Michael Schmitt has been a photographer in Portland for more than 20 years, though recent weeks have put the commercial shoots that were the bulk of his professional life on hold. But when he saw his son trying to start a conversation with him through the window of their home, he had an idea about how he could use his skills for something particular to our time.

“Seeing the reflection of the outside world, and him being inside, made me go, hey, this is a perfect analogy of what’s going on right now,” Schmitt says. So he began to shoot his neighbors in their homes—while he stays outdoors. “I’m showing people on the inside, and also this reflection of what’s going on on the outside, which is often nothing, a pretty empty environment. And even if it’s not showing a ton of what’s going on inside, it’s showing this barrier that’s in place.”

Those who want to document their shelter-in-place selves can contact Schmitt through his website or on Instagram—payments take place electronically, and he’ll arrange as much as he can by email or phone, particularly given that some of his usual tools are no longer available to him on the shoots.

“I’m having to almost yell to have people hear me, because I’m photographing through people’s windows or through the door,” he says. “A lot of times it’s me showing, using finger-pointing, body language, and gesturing to get people to do what I would normally direct them to do.”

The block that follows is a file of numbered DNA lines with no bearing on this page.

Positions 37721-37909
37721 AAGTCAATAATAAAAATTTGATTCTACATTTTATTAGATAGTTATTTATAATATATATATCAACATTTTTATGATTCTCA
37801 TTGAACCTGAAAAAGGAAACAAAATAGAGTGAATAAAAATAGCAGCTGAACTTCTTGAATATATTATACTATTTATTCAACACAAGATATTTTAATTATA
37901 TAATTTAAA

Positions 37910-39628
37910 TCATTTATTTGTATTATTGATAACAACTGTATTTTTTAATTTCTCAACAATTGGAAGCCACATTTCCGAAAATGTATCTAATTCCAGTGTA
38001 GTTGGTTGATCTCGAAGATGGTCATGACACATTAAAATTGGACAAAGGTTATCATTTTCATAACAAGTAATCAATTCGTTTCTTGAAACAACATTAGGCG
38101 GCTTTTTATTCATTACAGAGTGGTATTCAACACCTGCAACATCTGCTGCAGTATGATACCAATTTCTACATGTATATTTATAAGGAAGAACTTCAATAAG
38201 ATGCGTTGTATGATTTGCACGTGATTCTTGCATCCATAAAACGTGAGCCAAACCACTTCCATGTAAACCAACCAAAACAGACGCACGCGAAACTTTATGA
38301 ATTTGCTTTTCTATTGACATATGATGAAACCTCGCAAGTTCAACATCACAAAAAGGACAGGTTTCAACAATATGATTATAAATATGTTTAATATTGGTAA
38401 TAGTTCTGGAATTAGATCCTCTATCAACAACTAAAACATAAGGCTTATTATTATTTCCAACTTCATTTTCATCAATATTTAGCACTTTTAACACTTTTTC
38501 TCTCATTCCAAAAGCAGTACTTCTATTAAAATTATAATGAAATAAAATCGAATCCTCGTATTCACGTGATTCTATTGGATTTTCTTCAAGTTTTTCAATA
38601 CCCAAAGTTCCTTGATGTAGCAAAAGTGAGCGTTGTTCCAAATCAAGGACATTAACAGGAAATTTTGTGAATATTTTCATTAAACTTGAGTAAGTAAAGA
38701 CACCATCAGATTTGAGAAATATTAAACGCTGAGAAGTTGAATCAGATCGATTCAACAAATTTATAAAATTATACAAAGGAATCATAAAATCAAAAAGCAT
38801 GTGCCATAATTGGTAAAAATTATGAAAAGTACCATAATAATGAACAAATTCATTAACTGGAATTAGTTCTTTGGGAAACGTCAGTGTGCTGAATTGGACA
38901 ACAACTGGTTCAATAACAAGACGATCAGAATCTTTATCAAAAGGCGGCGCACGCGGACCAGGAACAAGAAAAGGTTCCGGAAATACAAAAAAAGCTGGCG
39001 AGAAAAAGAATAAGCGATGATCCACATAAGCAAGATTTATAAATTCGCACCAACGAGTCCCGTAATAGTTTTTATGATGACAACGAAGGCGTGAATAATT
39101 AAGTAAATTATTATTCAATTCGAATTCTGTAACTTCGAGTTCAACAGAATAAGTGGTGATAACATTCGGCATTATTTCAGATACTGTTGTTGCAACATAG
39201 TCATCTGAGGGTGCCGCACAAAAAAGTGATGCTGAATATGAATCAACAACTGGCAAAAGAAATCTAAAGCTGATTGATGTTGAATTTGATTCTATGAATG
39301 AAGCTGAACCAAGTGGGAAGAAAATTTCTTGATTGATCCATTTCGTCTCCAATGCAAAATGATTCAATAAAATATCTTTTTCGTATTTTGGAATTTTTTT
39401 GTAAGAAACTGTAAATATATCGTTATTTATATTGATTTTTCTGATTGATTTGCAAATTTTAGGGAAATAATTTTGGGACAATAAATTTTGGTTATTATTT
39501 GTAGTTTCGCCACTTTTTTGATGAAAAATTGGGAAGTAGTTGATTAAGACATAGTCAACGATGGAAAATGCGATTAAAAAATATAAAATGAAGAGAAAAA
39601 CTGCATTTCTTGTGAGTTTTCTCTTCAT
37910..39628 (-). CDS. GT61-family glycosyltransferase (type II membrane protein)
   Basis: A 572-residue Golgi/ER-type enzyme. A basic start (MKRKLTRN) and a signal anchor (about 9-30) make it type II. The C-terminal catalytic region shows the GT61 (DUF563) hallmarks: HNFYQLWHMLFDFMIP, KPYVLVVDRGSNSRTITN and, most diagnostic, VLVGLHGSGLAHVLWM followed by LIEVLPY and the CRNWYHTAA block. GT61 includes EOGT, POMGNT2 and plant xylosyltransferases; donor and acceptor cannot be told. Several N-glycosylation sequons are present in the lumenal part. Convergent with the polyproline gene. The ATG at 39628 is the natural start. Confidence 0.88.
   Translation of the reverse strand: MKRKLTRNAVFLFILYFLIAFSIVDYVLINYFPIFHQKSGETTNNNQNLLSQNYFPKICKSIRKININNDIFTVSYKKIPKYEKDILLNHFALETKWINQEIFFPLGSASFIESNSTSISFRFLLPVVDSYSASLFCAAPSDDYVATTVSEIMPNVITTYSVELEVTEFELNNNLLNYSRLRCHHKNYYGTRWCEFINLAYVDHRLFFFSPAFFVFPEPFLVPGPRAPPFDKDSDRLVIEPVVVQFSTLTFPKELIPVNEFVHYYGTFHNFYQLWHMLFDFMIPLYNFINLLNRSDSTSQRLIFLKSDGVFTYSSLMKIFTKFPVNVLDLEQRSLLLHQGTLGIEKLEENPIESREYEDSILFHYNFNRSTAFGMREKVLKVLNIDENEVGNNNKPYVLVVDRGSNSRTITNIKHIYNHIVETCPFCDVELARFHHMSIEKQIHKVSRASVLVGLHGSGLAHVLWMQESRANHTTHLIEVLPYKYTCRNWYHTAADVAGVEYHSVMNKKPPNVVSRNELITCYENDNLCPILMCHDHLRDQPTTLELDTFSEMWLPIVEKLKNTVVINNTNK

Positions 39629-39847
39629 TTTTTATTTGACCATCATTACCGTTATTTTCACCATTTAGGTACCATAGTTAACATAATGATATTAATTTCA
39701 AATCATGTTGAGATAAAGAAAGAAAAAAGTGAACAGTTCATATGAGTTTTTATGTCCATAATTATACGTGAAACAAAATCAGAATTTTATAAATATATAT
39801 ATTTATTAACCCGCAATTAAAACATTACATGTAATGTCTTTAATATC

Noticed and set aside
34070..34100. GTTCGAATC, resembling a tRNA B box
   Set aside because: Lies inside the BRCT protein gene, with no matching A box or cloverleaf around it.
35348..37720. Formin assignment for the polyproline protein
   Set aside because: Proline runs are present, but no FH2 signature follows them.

As a photographer and artist, Schmitt’s own altered approach has become as much a part of this moment as the products themselves. “I’m not shaking hands, I’m not having that closer interaction that I always have when I photograph people,” he says. “Like, ‘Hey, can I move that hair out of your face?’ No, I can’t do that.”

Schmitt will be donating half of the fees for his portraits to relief funds for Portland restaurants, bars, and food services workers.

Southwest Portland photographer Mun Li has also been snapping socially distanced shots, teaming up with a downtown florist to offer free front porch photo sessions to customers ordering flowers.

“I’m part of a larger community of photographers all over the world, and we had a discussion about what we can do at this time,’” says Li. “We’re trying to see how can we use our skills to lift people up.”

It started, she says, with just friends and neighbors. “I messaged them and said, ‘Hey, guys, I know this sucks. I’m home, I know you guys are home, you’ve talked about doing family photos but you never have time.” After that, Li says, “It just kinda snowballed.”

Having worked with Geranium Flowers before, she and the owner came up with a plan to help support the business and incentivize potential clients. The idea? The first five people to place orders of more than $100 with the florist would get the option to have their photographs shot by Li.

“I was hoping to shine a little light on the darkness that we’re all facing right now, and helping a small business that has done so much for me,” she says.

Li uses a long lens and is always more than 20 feet away from her subjects—“I don’t want to risk getting people sick or my own family”—and is open to take photographs for others, with or without the flowers. (She can be contacted through her website.) “I’m not charging for any of these,” she says, asking instead that people use whatever they would have paid to help others through this crisis. “Support a local business or donate to the local food bank,” she suggests. “I think this is good for families—to document [this moment], and as they get older share [the photos] with kids and grandkids. And hopefully learn from this.” 

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